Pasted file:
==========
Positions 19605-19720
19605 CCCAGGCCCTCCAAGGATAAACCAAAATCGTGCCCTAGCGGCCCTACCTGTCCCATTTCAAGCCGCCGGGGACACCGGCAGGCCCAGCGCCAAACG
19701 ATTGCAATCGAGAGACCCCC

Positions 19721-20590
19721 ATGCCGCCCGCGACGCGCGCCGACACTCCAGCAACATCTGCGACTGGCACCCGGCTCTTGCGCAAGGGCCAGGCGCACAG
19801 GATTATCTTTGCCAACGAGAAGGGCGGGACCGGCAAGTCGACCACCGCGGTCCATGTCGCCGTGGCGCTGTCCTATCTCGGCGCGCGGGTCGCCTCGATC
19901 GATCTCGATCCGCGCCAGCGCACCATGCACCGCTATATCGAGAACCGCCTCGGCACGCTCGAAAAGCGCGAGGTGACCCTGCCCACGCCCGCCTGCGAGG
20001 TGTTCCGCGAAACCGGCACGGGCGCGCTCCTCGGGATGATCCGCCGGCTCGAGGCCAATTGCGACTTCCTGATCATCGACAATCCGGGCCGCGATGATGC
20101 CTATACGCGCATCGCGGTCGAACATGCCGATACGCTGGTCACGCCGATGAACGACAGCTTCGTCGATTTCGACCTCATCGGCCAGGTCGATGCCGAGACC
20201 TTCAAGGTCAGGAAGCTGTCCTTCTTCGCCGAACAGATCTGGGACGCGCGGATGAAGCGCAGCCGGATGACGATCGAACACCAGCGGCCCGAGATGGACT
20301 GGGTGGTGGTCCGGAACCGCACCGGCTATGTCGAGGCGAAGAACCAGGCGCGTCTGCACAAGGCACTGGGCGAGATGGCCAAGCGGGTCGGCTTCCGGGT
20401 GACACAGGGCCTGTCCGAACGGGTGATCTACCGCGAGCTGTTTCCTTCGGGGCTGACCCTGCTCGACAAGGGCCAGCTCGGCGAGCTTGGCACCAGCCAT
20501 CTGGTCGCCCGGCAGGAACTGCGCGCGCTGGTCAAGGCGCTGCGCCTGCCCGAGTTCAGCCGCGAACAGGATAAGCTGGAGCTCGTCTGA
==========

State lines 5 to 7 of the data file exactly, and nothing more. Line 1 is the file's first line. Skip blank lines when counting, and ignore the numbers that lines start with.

19721 ATGCCGCCCGCGACGCGCGCCGACACTCCAGCAACATCTGCGACTGGCACCCGGCTCTTGCGCAAGGGCCAGGCGCACAG
19801 GATTATCTTTGCCAACGAGAAGGGCGGGACCGGCAAGTCGACCACCGCGGTCCATGTCGCCGTGGCGCTGTCCTATCTCGGCGCGCGGGTCGCCTCGATC
19901 GATCTCGATCCGCGCCAGCGCACCATGCACCGCTATATCGAGAACCGCCTCGGCACGCTCGAAAAGCGCGAGGTGACCCTGCCCACGCCCGCCTGCGAGG